Conservation-minded citizens, corporations, nonprofits, and governments are developing new ways to finance their efforts at a time of tight budgets and waning government enthusiasm for traditional conservation programs, Harvard Program on Conservation Innovation Director James Levitt said Monday (Feb. 27).
Levitt, who also serves as a research fellow at the Ash Institute for Democratic Governance and Innovation, expressed optimism about future conservation efforts, largely because of the innovations being developed and implemented now.
With habitat destruction accelerating and more species being pushed to the edge of extinction, Levitt said spending on programs to preserve the environment should be doubled or tripled. Despite the need for increased spending, governments have been holding the line on conservation spending, leaving the environmental community to come up with new ways to raise money.
Some of those ways have proven very effective, Levitt said, and point to a future where conservation programs’ seemingly huge financial cost can be met.
“Conservation finance innovations may allow us to fill that gap,” Levitt said.
Levitt spoke at a brown-bag lunch event at the John F. Kennedy School of Government. His talk, sponsored by the Ash Institute, the Harvard Forest, and the Harvard Center for the Environment, was called “From Walden to Wall Street: Frontiers of Conservation Finance.”
Harvard Forest Director David R. Foster said this is a time of “great ambivalence” in the conservation movement. There are major questions within government over funding conservation programs, and similar questions about conservation action and setting ambitious goals, he said.
In the face of this, Foster said the conservation community is coming up with its own goals and ways to finance them. It is difficult, however, to bring news of innovative programs to individuals who can use it, such as landowners seeking to preserve their property in a natural state.
Foster said Levitt has worked hard to draw together conservation innovators and to communicate their ideas more broadly. Levitt’s latest effort is a book he edited on the subject of conservation financing innovations, “Walden to Wall Street: Frontiers of Conservation Finance.”
In his talk, Levitt outlined several examples of innovations in conservation financing, such as the sale of tax credits from land donated for conservation purposes, the development of a market for replacing wetlands destroyed by construction projects, a complex scheme to ensure Maine’s forests are kept as forestlands, and a Massachusetts law that allows cities and towns to levy taxes to buy open space.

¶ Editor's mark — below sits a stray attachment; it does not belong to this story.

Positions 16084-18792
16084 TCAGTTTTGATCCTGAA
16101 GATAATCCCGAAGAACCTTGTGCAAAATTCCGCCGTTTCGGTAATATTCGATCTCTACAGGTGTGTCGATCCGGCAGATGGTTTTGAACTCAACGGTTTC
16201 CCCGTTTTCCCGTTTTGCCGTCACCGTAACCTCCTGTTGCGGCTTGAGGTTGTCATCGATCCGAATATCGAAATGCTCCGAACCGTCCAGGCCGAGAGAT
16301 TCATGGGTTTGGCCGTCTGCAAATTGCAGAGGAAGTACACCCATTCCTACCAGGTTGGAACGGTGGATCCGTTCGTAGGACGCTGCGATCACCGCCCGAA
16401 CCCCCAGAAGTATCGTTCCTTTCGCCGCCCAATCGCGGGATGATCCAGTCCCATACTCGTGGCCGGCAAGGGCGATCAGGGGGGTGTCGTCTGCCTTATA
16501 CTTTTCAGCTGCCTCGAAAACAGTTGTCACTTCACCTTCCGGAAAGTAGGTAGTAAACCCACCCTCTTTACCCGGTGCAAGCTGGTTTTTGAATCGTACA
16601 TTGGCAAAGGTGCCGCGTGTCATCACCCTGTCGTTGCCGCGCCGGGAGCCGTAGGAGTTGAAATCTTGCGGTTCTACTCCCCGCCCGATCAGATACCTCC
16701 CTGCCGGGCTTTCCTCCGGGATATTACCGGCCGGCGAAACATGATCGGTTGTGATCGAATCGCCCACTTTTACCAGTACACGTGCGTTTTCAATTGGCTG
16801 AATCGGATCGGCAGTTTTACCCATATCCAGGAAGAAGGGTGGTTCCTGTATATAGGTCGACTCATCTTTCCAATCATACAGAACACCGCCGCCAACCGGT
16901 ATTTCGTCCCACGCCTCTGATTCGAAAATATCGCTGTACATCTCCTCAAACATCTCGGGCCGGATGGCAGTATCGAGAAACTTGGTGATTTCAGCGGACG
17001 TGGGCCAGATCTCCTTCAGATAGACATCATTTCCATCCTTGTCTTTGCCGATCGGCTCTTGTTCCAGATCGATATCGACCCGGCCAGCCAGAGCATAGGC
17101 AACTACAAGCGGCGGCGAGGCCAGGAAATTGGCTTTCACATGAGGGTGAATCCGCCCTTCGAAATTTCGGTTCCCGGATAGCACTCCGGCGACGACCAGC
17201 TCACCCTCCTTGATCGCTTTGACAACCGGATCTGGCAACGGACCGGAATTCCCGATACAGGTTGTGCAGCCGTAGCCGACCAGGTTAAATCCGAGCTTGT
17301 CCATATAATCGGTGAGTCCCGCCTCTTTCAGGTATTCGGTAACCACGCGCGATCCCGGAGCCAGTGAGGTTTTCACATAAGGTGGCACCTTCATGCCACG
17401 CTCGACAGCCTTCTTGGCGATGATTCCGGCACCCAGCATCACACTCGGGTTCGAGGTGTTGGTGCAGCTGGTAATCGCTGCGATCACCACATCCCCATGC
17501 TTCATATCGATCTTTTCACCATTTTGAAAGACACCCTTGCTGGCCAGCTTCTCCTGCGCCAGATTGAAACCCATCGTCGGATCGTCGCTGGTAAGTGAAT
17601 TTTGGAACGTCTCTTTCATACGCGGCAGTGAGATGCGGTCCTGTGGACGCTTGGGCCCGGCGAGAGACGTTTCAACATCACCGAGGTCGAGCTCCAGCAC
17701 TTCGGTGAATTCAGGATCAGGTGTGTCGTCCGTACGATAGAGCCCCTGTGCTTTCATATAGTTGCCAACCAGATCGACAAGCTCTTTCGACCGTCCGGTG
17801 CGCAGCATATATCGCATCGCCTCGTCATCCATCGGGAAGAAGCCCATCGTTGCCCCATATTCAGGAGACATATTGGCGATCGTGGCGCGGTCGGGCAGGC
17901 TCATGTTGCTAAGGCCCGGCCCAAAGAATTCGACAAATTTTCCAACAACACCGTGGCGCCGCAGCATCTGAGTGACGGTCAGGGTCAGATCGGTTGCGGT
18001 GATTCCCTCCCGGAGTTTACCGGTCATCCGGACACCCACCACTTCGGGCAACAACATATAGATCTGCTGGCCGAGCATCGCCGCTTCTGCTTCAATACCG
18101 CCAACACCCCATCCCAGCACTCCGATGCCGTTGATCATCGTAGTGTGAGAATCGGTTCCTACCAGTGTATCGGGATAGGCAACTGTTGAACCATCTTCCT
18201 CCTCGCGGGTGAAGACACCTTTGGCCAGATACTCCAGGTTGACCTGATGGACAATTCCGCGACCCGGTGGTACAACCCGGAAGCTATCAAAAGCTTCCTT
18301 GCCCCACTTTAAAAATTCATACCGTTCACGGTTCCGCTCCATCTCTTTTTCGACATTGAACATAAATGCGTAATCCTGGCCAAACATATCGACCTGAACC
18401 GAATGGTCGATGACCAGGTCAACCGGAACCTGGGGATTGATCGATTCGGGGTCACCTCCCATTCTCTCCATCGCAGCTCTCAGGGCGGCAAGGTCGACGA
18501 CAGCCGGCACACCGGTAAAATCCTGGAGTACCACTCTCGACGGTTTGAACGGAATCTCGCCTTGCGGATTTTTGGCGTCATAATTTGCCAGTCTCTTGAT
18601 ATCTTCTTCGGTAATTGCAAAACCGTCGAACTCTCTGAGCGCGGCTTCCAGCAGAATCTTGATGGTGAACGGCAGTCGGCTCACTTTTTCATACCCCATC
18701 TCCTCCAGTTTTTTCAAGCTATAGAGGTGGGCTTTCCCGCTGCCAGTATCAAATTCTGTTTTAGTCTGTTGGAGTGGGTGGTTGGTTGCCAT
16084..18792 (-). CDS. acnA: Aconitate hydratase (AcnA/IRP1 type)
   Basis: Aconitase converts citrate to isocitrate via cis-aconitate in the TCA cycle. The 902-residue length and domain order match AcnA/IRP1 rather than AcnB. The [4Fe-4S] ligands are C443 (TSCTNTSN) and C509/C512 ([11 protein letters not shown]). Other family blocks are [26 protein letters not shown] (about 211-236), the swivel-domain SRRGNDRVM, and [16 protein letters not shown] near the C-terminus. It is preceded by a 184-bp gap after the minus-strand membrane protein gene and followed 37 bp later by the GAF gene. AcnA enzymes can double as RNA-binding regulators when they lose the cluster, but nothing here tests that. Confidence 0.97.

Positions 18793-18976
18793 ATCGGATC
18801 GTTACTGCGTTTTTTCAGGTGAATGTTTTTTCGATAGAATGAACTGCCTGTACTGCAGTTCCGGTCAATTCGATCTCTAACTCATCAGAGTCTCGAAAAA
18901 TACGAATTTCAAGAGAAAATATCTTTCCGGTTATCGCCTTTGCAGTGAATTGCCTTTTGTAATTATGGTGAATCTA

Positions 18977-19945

An example of how the tax credit scheme works would involve a farmer who doesn’t want to see his or her land turned into a subdivision. The farmer would donate the right to develop that land to a nonprofit, which would hold onto those rights, ensuring the land is never developed.
In Virgina, for example, the donation would earn the farmer a potentially sizeable tax credit, say $50,000. If the farmer’s income isn’t high enough to fully use the tax credit, rather than losing it, he or she would sell the tax credit to a third party for a discount, $40,000, for example. This would give the third party a $10,000 tax break and the farmer $40,000 he or she would otherwise not have been able to realize.
Levitt said it sometimes seems that people think conservation programs are somehow un-American, but nothing could be further from the truth. He traced the rise of innovations in conservation financing back to the creation of the Boston Common in the 1630s. Settlers agreed to pay a tax to raise money to purchase land for the Common and it has been regulated for the common good ever since. The idea proved not only innovative, but enduring and transferable, leading to the creation of parks across the country.
Thomas Jefferson brought the private sector into the act when he bought the site of the Natural Bridge, a stone formation in Virginia, in 1774 to preserve it for future generations.
Conservation has been a national priority even in times of great national strife, Levitt said. Abraham Lincoln, in the midst of the Civil War, signed legislation protecting Yosemite for the people of California in 1864.
“There is innovation across the spectrum in conservation,” Levitt said. “The tools corporations use to sell soap can also be used to sell conservation values and I applaud that.”
Levitt ended the talk on a hopeful note, saying that the innovative financing schemes being developed today are spreading around the world.
“You can be prepared to expect wonders,” he said.